DOCUMENTING JEWISH ART AND ARCHITECTURE
Devastation wreaked by the Holocaust and the recent civil war has left fewer than 5,700 Jews in former Yugoslavia. The Jewish community, like the entire country, was once defined by its unique combination of eastern and western traditions. Populations of Sephardi and Ashkenazi Jews peacefully co-existed in cities like Sarajevo, alongside their Christian and Muslim neighbors.
To date, this unique Jewish culture has never been systematically studied and its remnants are disappearing rapidly. Without the presence of a concerned population, many synagogues have been destroyed and sacred objects looted or sold. The Center for Jewish Art has set documentation of the remaining Jewish national treasures and landmarks as a priority.
Two expedition teams were sent to survey and document synagogues and cemeteries in Sarajevo and Mostar in Bosnia/Herzegovina and Dubrovnik and Split in Croatia. Three significant sixteenth century synagogues were documented. The Old Temple in Sarajevo was originally built in 1581 to serve the growing numbers of Jews coming from other parts of the Ottoman Empire. While the building was allocated by the City Museum as a Jewish Museum, it is used today as a storeroom.
|Located in the historic site of the Jewish Quarter of Sarajevo, Velika Avlija, the Old Temple Synagogue was damaged by fire in 1697 and again in 1788. In 1965, when the building was transformed into the Jewish Museum, the walls were stripped of their decorations.|
|Four other synagogues were documented in Sarajevo, including the Ashkenazi Synagogue, the only functioning synagogue in Sarajevo today. Constructed in 1902 on the south bank of the river Miljacka, its highly decorated neo-Moorish or Mudejar style was very popular in the Austro-Hungarian Empire. In 1966 the synagogue was divided horizontally into two levels.||
Ashkenazi Synagogue in Sarajevo
still imagine the grandeur of the original synagogue with its high, ornate ceiling,
highlighted by a ten-pointed star, its enormous arches and richly painted decorations, and
its women's galleries supported by columns. Today the synagogue is in the women's
galleries on the upper floor. At the entrance to the synagogue, a stone menorah
commemorates the 400-year anniversary of the Jews in Bosnia.
The Great Synagogue, consecrated in 1930, was once one of the largest synagogues in all the Balkans. In 1966, after decades of abandonment following partial destruction in World War II, it was offered to the city of Sarajevo as a cultural center. In renovations most of the exterior and interior decorations were discarded, leaving only the dome and a few windows in the interior courtyard from the original design.
Researchers also documented cemeteries and cemetery chapels in Sarajevo, Dubrovnik and Split. Located on a hill above the city of Sarajevo, the Old Sephardi Cemetery was established in 1630 on land originally rented from the Moslem Waqf. During the Austro-Hungarian era, a railroad was constructed through the middle of the cemetery, and today only the upper half remains, with about 3,800 graves. When the old Ashkenazi cemetery was closed in 1959, the remnants of 900 buried there were exhumed and transferred to this cemetery, under a common monument.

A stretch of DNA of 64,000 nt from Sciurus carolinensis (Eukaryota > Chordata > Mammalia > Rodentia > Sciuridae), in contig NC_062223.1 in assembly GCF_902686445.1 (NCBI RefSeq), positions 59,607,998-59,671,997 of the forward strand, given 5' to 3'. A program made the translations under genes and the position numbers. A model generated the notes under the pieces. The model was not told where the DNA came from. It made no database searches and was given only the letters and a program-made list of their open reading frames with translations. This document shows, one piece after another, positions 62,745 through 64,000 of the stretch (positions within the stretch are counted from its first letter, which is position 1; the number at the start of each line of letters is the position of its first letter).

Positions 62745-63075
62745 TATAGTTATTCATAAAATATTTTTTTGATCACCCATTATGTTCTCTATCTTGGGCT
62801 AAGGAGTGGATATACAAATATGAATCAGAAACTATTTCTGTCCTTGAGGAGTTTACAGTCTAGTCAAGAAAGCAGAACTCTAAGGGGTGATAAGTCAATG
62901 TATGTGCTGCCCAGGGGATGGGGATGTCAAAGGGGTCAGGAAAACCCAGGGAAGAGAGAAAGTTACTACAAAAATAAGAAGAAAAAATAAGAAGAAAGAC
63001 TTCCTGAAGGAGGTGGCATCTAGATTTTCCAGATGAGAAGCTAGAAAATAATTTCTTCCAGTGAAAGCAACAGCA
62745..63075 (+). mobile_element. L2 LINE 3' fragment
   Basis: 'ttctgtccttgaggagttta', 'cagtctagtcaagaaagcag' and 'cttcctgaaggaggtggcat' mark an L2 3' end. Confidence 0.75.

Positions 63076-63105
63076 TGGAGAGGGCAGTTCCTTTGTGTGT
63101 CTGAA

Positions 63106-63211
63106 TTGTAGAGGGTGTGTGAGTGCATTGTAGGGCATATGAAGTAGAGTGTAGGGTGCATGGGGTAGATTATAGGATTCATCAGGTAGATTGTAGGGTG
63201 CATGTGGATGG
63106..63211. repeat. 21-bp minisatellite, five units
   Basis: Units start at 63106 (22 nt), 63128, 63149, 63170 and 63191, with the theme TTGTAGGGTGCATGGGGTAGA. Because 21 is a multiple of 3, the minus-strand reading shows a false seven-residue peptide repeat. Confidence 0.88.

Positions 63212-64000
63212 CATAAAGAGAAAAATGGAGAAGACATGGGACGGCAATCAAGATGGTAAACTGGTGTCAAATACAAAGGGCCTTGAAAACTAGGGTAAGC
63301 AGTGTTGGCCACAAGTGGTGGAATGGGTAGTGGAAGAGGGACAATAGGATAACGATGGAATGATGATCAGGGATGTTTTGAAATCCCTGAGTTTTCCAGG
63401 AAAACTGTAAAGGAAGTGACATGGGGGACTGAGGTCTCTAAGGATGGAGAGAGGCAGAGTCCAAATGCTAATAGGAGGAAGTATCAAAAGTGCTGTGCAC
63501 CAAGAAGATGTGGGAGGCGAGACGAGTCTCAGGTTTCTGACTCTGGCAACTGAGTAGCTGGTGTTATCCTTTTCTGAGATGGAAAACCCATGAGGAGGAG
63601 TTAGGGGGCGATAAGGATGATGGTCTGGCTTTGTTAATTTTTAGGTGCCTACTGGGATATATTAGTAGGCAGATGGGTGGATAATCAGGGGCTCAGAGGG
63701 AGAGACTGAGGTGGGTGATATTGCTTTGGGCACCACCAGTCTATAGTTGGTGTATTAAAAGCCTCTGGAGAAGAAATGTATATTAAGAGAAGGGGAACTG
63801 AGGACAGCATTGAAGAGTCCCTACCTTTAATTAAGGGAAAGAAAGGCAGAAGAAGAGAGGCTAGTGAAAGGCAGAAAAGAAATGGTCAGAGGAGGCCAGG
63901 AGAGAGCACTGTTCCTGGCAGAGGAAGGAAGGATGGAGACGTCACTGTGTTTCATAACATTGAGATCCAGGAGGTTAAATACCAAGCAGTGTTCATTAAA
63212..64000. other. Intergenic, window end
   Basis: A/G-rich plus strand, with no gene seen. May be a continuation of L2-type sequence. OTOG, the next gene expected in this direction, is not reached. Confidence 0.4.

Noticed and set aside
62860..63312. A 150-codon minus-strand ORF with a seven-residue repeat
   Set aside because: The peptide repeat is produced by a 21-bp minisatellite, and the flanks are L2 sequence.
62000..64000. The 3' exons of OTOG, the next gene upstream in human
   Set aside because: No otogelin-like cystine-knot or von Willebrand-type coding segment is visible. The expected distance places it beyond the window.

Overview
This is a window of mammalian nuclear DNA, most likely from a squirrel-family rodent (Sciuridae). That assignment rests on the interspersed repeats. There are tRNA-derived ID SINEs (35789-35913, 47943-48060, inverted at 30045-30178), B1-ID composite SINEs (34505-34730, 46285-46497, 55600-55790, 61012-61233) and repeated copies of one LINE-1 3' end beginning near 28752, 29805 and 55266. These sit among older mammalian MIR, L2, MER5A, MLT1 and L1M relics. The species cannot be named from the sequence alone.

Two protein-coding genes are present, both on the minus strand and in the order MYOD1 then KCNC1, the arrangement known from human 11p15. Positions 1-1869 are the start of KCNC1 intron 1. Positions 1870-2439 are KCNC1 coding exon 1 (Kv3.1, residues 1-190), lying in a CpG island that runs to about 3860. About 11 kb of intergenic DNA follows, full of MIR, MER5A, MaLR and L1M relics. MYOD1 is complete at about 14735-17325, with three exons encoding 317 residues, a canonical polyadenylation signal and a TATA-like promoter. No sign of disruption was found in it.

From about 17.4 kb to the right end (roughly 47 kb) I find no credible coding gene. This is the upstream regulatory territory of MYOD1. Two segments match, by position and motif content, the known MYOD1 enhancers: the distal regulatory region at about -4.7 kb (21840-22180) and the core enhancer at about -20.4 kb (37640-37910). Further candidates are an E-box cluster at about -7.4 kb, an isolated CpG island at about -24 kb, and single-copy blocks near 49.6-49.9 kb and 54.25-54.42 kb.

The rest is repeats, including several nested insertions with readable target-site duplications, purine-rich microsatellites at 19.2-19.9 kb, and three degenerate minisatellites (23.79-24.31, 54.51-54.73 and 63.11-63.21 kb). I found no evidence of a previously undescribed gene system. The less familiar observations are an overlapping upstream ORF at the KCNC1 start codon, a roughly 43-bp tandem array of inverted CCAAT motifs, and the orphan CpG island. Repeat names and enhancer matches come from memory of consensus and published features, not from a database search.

|The shape of the tombstones in the Sarajevo cemetery is unusual. The monolithic rounded forms recall to some extent gravestones of the Bogumils, a Nestorian Christian schismatic sect, who lived in the region between the Black Sea and the Adriatic Sea until the arrival of the Ottomans. Most of the stones are inscribed both in Hebrew and Judeo-Spanish, with epigraphs written in poetic form. Directly on the line between Serbs and Bosnians, the entire cemetery endured great damage during the last civil war. Fortunately, due to previous|
|documentation by the City Institute for Protection, Preservation, Restoration and Conservation of the Cultural and Historic Heritage, the contents and appearance of the cemetery were carefully recorded.|
|The Center's researchers documented the present cemetery chapel in Sarajevo (left), a two story octagonal structure built in 1926. Recent heavy artillery damage and water seepage have caused rapid deterioration of the building.|
|What distinguishes the ornate Dubrovnik Synagogue is its dynamic interaction with its history. Originally built circa 1537 on the second floor of a building owned by the Tolentino family, it enabled congregants to attend evening services in spite of night curfews in the ghetto through a network of passages to adjacent houses constructed in 1652.|
|Its present Italian baroque appearance dates to the second half of the seventeenth century, following restorations made after an earthquake in 1667. The Torah ark, with its Corinthian columns, is probably from the early nineteenth century. During World War II, Emilio Tolentino hid the ark by sawing it into several|
together after the war, its divisions are imperceptible. During the recent civil war,
while the heavily damaged building was under repair, sacred and ceremonial objects from
the synagogue were sent to New York for display, and finally returned home in 1998.
|The Split synagogue, dating back to the beginning of the sixteenth century, is still in use today. Situated at the entrance to the former ghetto, within the walls of the northwestern part of Diocletian's palace, the building had been a church before it was rented and later sold to the Jews.|
Repeatedly damaged by fire and earthquakes, its present appearance dates to 1728, when baroque elements, such as the small oval windows, were incorporated into the structure.
At the beginning of the sixteenth century, even before their synagogue was founded, the Jews of Dubrovnik rented a small plot outside the city walls and established a cemetery that existed until 1911. A second one was established in the suburb of Boninovo at the beginning of the nineteenth century and is still in use.
One of the oldest cemeteries in this part of Europe overlooks the city of Split, on the eastern slope of Mount Marjan. Founded in 1573, it has been in use for four centuries. All of its 650 tombstones are marked with Hebrew texts. Today its chapel, built in 1892, is used as a restaurant.
The Center for Jewish Art's 1999 expedition team returned to Bosnia/Herzegovina and Croatia to further explore the former home of almost one-third of post-World War II Yugoslav Jewry. Unhappily, with few exceptions, the researchers found little cause for rejoicing. In view of the desperate state of Jewish sites, their mission was all the more urgent.
Synagogues, nationalized or confiscated by the previous regime, are collapsing from decades of neglect and recent warfare or have been converted to secular use. Not one of the synagogues documented during this expedition functions according to its original intention. Some have been unrecognizably altered into apartment buildings, a dry cleaning shop, and a Red Cross station; only those used for cultural purposes have been maintained. Some have been converted to churches, such as the converted synagogue in Osijek, today a Pentacostal church, which still bears a resemblance to the original structure, both in its interior and exterior.